Not very long before I had been to the front in Belgium and in France. I confess that no excursion to the trenches gave me a greater thrill than the one that accompanied that start the next morning from the Glacier Park Hotel to cross the Continental Divide. For we were going to cross the Rockies. Our route was three hundred  miles long. It was over six passes, and if you believe, as I did, that a pass is a valley between two mountains, I am here to set you right.
A pass is a bloodcurdling spot up which one's horse climbs like a goat and down the other side of which it slides as you lead it, trampling ever and anon on a tender part of your foot. A pass is the highest place between two peaks. A pass is not an opening, but a barrier which you climb with chills and descend with prayer. A pass is a thing which you try to forget at the time and which you boast about when you get back home. For I have made it clear, I think, that a horseback trip through Glacier Park, across the Rockies, and down the Pacific Slope, is a sporting proposition. It is safe enough. Howard Eaton has never had an accident. But there are times—
Once, having left the party to make a side trip, my precious buckskin horse—called  "Gold Dollar"—was "packed" over. Now, Gold Dollar was a real horse with a beard. He was not a handsome horse. Even when I was on him, no one would have turned to admire. But he was a strong horse, and on a trail up a switchback—do you know what a switchback is?—well, a mountain switchback bears about as much relation to the home-grown amusement-park variety as a stepmother to the real thing—on a switchback he was well-behaved. He hugged the inside of the trail, and never tried to reach over the edge, with a half-mile drop below, to crop grass. He was not reckless. He was a safe and sane horse. He never cared for me, but that is beside the question.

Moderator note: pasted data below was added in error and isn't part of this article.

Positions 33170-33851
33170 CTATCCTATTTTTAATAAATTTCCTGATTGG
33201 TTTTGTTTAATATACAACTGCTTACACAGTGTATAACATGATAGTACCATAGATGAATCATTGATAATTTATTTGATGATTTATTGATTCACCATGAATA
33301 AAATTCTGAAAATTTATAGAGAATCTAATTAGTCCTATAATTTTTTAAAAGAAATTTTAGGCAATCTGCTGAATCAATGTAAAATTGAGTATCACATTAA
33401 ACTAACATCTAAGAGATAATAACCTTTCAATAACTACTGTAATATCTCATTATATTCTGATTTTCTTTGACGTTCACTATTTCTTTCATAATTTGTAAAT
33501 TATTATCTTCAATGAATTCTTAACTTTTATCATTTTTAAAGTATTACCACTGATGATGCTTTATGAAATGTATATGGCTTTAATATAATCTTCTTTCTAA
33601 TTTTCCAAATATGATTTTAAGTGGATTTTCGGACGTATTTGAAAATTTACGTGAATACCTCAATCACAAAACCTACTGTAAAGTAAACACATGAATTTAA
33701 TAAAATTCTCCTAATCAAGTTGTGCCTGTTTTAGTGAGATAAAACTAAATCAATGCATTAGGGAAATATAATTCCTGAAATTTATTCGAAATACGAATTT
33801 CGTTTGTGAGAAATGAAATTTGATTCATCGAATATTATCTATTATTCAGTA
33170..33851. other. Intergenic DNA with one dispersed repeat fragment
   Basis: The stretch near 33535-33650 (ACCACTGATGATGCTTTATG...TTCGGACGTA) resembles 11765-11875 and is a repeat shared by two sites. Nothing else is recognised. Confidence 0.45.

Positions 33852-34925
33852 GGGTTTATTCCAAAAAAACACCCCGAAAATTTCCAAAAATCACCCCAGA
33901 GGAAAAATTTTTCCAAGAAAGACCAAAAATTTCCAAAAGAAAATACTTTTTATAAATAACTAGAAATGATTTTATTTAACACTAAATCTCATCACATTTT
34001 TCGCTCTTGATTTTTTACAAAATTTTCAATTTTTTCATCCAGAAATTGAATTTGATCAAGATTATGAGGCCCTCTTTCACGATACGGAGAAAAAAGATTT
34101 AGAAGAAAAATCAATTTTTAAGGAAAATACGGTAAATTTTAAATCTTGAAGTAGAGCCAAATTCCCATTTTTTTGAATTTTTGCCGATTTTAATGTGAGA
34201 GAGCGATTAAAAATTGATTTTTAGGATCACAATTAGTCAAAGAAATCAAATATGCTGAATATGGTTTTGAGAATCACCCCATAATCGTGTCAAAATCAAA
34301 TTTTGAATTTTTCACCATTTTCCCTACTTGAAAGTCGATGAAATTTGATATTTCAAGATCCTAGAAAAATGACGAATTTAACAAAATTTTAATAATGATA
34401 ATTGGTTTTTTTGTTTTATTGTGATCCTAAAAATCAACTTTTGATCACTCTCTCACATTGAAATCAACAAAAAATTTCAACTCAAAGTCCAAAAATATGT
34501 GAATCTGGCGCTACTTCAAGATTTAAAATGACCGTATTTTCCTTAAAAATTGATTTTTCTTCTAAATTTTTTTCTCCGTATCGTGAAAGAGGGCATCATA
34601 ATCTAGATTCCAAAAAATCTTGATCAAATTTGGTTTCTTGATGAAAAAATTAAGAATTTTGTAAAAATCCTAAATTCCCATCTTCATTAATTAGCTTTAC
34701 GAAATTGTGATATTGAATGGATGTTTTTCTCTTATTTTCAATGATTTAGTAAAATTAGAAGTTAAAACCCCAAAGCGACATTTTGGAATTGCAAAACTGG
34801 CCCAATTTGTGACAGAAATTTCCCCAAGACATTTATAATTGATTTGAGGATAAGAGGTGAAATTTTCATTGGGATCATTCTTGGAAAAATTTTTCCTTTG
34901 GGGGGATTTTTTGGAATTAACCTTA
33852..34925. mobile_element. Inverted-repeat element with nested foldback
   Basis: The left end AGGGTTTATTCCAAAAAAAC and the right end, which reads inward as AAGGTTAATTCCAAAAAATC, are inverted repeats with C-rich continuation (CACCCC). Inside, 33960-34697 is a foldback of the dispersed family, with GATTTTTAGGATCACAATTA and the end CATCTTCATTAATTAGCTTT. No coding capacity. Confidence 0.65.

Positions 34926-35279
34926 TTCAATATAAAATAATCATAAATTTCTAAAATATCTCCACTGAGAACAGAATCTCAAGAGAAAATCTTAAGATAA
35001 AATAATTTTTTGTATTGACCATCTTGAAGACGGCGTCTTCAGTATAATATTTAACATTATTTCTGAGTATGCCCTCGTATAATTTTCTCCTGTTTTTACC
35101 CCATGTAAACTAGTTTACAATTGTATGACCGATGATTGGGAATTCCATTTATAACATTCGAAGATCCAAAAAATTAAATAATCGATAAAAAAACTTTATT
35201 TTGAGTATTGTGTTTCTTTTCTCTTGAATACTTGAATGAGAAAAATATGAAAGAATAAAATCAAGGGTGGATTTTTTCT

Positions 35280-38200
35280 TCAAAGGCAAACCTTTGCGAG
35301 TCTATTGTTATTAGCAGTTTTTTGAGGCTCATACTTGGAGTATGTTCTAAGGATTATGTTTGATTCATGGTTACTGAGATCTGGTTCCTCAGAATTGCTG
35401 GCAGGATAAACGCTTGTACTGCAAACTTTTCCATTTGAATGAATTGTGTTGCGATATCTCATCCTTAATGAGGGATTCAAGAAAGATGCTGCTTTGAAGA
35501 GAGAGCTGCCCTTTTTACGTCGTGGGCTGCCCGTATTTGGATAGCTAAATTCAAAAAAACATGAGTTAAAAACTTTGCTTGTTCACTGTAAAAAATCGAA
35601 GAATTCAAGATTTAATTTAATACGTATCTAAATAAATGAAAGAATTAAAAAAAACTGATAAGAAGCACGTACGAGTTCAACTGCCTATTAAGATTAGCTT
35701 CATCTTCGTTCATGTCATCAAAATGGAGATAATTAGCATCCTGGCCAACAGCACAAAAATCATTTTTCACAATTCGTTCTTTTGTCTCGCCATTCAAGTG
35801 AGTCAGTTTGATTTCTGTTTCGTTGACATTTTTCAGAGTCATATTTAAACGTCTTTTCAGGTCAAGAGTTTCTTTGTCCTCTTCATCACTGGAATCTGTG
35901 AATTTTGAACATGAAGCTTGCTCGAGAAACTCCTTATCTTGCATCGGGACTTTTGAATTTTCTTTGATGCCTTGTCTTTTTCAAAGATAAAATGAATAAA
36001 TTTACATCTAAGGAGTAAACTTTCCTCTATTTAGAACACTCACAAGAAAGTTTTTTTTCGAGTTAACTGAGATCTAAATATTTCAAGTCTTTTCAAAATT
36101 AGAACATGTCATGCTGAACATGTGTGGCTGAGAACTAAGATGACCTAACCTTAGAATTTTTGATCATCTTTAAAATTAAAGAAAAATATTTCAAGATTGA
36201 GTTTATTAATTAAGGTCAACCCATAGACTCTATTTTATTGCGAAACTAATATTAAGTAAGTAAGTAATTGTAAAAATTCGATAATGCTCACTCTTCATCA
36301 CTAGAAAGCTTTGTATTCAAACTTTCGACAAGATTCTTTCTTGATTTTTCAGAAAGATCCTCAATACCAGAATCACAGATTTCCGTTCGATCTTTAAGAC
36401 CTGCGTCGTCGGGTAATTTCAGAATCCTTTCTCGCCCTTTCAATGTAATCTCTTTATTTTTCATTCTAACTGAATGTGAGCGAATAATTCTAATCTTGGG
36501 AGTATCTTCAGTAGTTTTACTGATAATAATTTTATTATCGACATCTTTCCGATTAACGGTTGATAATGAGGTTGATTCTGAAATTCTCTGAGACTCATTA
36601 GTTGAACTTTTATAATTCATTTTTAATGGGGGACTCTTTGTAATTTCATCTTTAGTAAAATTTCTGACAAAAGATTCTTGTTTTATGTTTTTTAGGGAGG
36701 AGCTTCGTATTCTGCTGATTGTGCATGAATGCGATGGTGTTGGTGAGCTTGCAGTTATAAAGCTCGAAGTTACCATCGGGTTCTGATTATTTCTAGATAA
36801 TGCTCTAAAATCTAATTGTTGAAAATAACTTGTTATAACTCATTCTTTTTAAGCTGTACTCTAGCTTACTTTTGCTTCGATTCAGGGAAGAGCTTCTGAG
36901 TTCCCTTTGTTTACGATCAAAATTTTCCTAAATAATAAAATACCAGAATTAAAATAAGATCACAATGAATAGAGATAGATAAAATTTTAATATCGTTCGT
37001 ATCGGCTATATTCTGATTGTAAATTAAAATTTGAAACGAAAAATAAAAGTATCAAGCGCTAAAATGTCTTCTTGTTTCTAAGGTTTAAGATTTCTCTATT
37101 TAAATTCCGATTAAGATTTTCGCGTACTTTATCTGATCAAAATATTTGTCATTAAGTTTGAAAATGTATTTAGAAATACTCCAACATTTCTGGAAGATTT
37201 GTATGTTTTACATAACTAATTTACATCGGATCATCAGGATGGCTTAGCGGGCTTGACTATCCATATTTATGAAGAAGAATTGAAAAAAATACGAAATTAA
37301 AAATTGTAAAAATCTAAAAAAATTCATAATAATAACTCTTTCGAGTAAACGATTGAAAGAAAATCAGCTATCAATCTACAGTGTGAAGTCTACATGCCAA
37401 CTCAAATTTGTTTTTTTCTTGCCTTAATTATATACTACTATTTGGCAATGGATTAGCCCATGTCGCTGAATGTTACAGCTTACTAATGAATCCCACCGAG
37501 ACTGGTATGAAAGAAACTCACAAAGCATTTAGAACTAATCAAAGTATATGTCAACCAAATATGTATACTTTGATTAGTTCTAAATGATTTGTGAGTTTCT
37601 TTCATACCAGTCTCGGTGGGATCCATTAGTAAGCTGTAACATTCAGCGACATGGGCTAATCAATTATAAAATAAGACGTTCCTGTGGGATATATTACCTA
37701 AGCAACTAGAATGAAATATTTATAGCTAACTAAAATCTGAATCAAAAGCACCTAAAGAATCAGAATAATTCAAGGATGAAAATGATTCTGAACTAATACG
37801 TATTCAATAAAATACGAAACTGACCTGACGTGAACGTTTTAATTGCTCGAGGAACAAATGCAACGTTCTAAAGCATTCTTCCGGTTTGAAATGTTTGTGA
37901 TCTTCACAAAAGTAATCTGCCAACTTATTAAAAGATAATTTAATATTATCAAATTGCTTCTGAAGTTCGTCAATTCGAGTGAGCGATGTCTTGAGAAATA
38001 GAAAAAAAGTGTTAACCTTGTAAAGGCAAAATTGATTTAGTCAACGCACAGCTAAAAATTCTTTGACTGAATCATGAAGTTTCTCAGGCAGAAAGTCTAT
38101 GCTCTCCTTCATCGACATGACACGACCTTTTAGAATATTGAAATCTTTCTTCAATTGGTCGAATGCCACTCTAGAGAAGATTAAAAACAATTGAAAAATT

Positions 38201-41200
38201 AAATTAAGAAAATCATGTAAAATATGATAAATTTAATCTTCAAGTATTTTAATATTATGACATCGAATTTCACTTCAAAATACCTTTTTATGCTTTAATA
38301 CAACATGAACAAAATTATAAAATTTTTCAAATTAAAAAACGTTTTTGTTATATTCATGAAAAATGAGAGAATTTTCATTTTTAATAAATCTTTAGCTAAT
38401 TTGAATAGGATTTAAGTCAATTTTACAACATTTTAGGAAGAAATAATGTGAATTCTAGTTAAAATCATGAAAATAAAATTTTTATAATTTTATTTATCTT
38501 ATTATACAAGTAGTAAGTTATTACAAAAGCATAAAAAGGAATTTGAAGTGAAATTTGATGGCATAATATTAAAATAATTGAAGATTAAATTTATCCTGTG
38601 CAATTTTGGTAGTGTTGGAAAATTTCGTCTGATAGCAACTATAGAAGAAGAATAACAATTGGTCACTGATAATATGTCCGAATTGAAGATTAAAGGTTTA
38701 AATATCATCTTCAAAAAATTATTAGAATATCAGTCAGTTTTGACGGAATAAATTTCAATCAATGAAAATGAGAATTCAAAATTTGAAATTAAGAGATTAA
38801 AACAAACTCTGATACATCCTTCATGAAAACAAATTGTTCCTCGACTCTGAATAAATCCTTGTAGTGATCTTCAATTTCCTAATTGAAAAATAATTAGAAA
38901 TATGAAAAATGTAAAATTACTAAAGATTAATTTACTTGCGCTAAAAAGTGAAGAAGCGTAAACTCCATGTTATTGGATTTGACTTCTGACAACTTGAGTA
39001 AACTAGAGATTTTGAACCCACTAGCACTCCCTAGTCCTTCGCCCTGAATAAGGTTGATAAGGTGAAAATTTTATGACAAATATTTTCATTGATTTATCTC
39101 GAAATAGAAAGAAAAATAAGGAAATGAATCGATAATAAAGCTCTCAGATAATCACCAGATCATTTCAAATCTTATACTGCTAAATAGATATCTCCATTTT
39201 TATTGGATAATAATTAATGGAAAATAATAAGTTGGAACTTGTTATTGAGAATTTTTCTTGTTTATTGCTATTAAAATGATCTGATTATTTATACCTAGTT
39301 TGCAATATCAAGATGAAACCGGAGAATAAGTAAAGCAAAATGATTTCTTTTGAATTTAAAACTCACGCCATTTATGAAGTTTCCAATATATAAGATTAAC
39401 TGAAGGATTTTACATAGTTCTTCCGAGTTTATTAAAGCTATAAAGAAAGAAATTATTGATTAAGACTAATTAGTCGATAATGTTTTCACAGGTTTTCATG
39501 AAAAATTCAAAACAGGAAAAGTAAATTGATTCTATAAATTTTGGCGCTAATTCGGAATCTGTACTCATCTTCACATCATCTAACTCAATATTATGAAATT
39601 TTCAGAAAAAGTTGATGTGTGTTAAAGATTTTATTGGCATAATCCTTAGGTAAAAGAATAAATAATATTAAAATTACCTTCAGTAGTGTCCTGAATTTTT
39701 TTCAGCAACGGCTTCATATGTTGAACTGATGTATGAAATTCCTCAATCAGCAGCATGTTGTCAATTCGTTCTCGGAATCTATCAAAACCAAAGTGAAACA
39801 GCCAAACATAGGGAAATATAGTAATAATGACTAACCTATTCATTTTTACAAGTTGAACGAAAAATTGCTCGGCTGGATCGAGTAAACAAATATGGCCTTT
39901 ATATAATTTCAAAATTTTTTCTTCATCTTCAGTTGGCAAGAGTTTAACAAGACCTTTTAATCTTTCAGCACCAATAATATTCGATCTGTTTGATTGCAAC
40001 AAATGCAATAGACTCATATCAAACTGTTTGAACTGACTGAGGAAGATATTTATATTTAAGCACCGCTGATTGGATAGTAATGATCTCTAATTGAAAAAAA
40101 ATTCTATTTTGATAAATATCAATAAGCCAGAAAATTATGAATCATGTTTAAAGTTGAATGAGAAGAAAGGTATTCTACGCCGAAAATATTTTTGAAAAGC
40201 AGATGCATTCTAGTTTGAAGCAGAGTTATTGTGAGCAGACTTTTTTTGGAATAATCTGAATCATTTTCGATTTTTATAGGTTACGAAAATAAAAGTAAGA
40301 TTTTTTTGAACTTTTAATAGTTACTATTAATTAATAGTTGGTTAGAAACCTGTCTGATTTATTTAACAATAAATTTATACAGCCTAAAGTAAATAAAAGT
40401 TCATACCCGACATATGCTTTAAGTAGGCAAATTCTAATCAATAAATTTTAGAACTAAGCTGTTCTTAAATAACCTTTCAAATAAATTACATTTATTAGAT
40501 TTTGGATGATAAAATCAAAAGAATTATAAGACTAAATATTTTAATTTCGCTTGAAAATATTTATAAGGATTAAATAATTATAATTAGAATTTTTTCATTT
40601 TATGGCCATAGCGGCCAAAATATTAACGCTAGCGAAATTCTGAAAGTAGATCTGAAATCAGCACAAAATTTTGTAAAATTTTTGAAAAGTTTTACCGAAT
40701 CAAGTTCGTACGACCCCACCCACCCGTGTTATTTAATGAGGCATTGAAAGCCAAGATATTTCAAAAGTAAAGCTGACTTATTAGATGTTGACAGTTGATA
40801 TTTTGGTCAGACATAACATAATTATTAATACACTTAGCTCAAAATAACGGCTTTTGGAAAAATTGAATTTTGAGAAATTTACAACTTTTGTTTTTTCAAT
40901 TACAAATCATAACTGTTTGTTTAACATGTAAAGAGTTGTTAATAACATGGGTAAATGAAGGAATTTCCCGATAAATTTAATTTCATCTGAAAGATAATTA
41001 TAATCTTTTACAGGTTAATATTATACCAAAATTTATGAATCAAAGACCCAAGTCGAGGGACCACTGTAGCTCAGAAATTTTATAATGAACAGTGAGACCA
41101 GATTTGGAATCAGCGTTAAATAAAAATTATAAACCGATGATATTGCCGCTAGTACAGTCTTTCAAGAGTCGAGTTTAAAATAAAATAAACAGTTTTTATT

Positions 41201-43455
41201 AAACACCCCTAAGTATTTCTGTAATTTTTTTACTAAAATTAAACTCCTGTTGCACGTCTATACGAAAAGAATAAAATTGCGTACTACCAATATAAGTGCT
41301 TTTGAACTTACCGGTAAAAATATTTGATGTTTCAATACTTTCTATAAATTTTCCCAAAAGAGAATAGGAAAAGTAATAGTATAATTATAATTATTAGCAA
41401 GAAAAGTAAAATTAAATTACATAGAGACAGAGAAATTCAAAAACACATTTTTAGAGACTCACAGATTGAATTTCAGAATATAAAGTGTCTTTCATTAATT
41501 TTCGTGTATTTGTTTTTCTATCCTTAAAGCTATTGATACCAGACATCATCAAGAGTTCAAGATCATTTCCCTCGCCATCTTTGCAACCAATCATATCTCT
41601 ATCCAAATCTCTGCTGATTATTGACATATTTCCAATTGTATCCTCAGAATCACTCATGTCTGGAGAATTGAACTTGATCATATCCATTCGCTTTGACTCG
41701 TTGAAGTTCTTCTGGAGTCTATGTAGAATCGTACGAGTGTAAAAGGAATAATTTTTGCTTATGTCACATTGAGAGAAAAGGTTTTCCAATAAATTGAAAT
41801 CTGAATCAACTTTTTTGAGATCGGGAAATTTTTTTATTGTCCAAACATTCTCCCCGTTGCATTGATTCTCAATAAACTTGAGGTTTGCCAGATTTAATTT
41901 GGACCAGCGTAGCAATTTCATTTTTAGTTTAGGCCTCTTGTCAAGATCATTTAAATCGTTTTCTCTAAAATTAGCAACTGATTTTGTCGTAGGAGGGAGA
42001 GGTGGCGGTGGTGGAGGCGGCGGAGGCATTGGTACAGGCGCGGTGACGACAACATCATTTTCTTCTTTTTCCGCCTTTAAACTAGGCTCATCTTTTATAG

So, having temporarily left Gold Dollar, I had to get back to him. I had to go fifty miles to do it, and I was provided with a horse by the man who holds the horse concession in the park. A horse? A death-trap, a walking calamity, a menace. If the  companies who carry my life insurance had seen me on that horse, they would have gone pale. He was a white horse, and he was a pack-horse. Now, the way of a pack-horse is on the edge of the grave. Because of his pack he walks always at the outer side of the trail. If his pack should happen to hit the rocky wall, many unpleasant things would follow, including buzzards. So this beast, this creature, this steed of death, walked on the edge of the precipice. He counted that moment lost that saw not two feet dangling blithely over the verge. Now and then the verge crumbled. We dislodged large stones that fell for a mile or two, with a sickening thud. Once we crossed a snow-field which was tilted. He kept one foot on the trail and gave the other three a chance to take a slide. There was a man riding behind me. When it was all over, he shook my hand.
Off, then, to cross the Rocky Mountains—forty-two  of us, and two wagons which had started early to go by road to the first camp: cowboys in chaps and jingling spurs; timorous women, who eyed rather askance the blue and purple mountains back of the hotel; automobile tourists, partly curious and partly envious; the inevitable photographer, for whom we lined up in a semi-circle, each one trying to look as if starting off on such a trip was one of the easiest things we did; and over all the bright sun, a breeze from the mountains, and a sense of such exhilaration as only altitude and the West can bring.
Then a signal to fall in. For a mile or two we went two abreast, past a village of Indian tepees, past meadows scarlet with the Indian paintbrush, past—with condescension—automobile busses loaded with tourists who craned and watched. Then to the left, and off the road. The cowboys and guides were watching us. As we strung  out along the trail, they rode back and forward, inspecting saddles, examining stirrups, seeing that all were comfortable and safe. For even that first day we were to cross Mount Henry, and there must be no danger of saddle slipping.